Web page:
The Diversity Project

Primary Ethics has embarked on a project to ensure that our curriculum is inclusive of the diversity in our target audience – NSW school students.

In order to make sound, best-practice adjustments, we are undertaking a project with the following phases:

Phase 1 Research best-practice and scope the diversity review.
This phase is now complete.

Phase 2 Review lesson materials to gain a full understanding of current state of curriculum.
This phase is now underway and we’re asking for assistance.

Phase 3 Determine appropriate changes and update lesson materials.
This will commence when Phase 2 has been completed.

We want to incorporate best-practice inclusion and representation into our lessons and we plan to achieve this by modifying existing lessons where required, altering the characters and stories to provide positive diverse representation both within each topic and across the full curriculum.

A review of academic literature as part of Phase 1 shows that it is appropriate to consider Primary Ethics curriculum as children’s literature in the context of child development. It also shows the curriculum to be a legitimate and appropriate mechanism through which to represent diversity to primary school-aged children.

The report states:

The positive outcomes of a diversified curriculum on child development are two-fold. First, children with minority identities can see themselves represented in their standard school day, which encourages a sense of belonging and improves both school performance and mental health (Montgomery 2001). Second, children with majority identity are presented with a representation of the world that reflects the diverse reality, which establishes a solid foundation for tolerance and respect of difference later in life (Montgomery 2001; Ramsey 2004).

Research shows the importance to child development of establishing a classroom setting that is welcoming of difference, and how this fosters an attitude of awareness and acceptance of diversity that extends to the entire community and lasts throughout the child’s life (Towbin et al. 2004; Montgomery 2001; Sciame-Giesecke et al. 2009; Ramsey 2008). Montgomery (2001) specifically cites cross-cultural literature and traditional stories that authentically depict diversity, along with co-operative learning groups and informal group discussions as important components that help children feel welcomed and valued. Marsh and Hart (2011) advocate the use of stories as a powerful tool in multicultural education, while Potter et al. (2009) tells us that children’s literature is not limited to formal books that are read to or by children, but rather encompasses a wide range of materials through which children glean a view of the world. Thus, it is appropriate for this review to consider the Primary Ethics curriculum as children’s’ literature in the context of child development and a legitimate and appropriate mechanism through which to represent diversity to primary school-aged children.1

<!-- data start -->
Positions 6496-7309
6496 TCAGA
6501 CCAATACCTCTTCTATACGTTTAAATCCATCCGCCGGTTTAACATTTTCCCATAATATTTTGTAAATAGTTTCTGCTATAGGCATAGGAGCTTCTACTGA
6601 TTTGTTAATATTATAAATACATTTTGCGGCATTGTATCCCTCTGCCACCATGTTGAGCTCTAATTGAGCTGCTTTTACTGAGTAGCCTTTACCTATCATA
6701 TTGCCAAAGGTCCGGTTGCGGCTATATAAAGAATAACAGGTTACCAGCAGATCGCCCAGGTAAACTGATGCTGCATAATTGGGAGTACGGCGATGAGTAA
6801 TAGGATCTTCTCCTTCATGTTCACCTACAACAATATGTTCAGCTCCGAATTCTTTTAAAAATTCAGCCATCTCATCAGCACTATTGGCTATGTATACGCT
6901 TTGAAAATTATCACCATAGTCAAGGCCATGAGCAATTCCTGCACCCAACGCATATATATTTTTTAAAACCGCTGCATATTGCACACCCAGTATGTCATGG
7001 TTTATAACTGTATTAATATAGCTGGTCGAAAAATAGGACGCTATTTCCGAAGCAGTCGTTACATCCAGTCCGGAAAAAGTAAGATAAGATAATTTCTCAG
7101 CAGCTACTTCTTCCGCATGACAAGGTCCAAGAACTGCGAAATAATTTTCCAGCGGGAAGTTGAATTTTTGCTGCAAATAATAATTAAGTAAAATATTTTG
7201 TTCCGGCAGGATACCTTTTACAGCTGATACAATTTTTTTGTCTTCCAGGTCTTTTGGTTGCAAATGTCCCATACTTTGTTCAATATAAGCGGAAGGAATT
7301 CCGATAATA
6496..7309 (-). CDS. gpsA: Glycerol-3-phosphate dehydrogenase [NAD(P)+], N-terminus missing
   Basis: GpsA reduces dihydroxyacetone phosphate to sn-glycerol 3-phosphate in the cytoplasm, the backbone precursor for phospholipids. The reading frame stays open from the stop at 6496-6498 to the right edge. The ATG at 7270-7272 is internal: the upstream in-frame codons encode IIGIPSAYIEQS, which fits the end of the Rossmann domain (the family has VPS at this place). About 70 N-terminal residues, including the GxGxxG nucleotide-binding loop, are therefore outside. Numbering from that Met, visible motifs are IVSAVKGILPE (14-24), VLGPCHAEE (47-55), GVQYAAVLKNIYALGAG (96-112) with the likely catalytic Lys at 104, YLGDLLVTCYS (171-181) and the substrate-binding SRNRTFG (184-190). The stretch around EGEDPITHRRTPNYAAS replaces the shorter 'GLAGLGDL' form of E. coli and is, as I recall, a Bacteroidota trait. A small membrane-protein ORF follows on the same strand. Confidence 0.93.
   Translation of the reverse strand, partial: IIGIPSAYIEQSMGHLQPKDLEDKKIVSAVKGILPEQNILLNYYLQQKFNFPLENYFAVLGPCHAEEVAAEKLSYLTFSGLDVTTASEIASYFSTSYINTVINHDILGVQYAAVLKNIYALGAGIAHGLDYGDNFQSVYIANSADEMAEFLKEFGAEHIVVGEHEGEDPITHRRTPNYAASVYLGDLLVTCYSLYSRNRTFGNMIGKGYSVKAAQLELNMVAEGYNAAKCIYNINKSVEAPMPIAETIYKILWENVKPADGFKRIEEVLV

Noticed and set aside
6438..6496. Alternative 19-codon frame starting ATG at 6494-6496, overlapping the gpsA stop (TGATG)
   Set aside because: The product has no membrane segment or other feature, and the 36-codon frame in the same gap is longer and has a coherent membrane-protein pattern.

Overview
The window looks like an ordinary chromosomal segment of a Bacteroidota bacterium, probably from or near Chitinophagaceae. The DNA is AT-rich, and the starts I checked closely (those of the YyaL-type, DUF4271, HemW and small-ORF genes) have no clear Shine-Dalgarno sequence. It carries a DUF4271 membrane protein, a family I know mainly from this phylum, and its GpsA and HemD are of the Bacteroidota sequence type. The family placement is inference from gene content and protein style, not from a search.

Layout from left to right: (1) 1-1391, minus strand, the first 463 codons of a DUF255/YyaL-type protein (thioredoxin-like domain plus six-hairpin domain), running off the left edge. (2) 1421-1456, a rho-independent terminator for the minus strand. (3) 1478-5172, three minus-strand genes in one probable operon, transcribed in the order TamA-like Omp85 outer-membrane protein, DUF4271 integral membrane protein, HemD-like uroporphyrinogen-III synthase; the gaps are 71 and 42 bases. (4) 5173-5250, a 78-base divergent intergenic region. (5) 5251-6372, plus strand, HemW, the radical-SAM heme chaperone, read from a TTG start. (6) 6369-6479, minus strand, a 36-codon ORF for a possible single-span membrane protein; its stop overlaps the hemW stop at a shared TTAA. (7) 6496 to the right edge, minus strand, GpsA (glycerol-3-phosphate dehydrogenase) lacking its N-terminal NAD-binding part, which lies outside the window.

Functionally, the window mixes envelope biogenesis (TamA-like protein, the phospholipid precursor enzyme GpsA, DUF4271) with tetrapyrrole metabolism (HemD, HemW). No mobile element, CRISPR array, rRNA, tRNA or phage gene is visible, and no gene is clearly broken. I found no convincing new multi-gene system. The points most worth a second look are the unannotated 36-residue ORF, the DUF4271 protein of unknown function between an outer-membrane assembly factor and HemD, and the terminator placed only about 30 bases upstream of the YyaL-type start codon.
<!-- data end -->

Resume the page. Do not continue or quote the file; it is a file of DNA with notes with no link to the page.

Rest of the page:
A diversified curriculum would also enhance the experience of the community of inquiry structure on which ethics classes are modelled. In ethics classes, students are encouraged to voice their opinions and ideas, listen to others, engage with opinions that may be different from their own, develop empathy and understanding and build on each others’ ideas. Optimising the characters, stories and scenarios for inclusion also helps to support participation in ethics classes by children from all backgrounds.

By diversifying the stories and characters that are used and presenting them in a way that positively reflects those being represented, Primary Ethics is also directly facilitating the objectives of several NSW Department of Education policies.

There are many compelling reasons for undertaking this project and we are indebted to Macquarie University PACE (Professional and Community Engagement) internship program participant Susan Barnes and supervisor Rebecca Sheehan, Program Director Gender Studies for their generous support of the research phase for which Susan was awarded the Judyth Sachs PACE Prize.

The dimensions of diversity identified for inclusion within the curriculum update are:

  • Aboriginal and Torres Strait Islander content
  • Caring unit structure
  • Disability
  • Gender
  • Race, religion and cultural background

The resistance of stereotypes and inclusion of intersectional representation, where characters experience more than one dimension of diversity, have been put forward as recommendations for implementation.

For now, we are seeking assistance from individuals with a few hours each week to volunteer to assist with the Diversity Review.

Content analysers will work from their own home, at their own pace, and in the timeslots that suit their personal circumstances.

Group meetings may be held, either face-to-face or online, for training or quality assurance purposes. Training and ongoing support will be provided. Read more about the role.

1 Curriculum Update Scope Report by Susan Barnes

Image by Kiana Bosman on Unsplash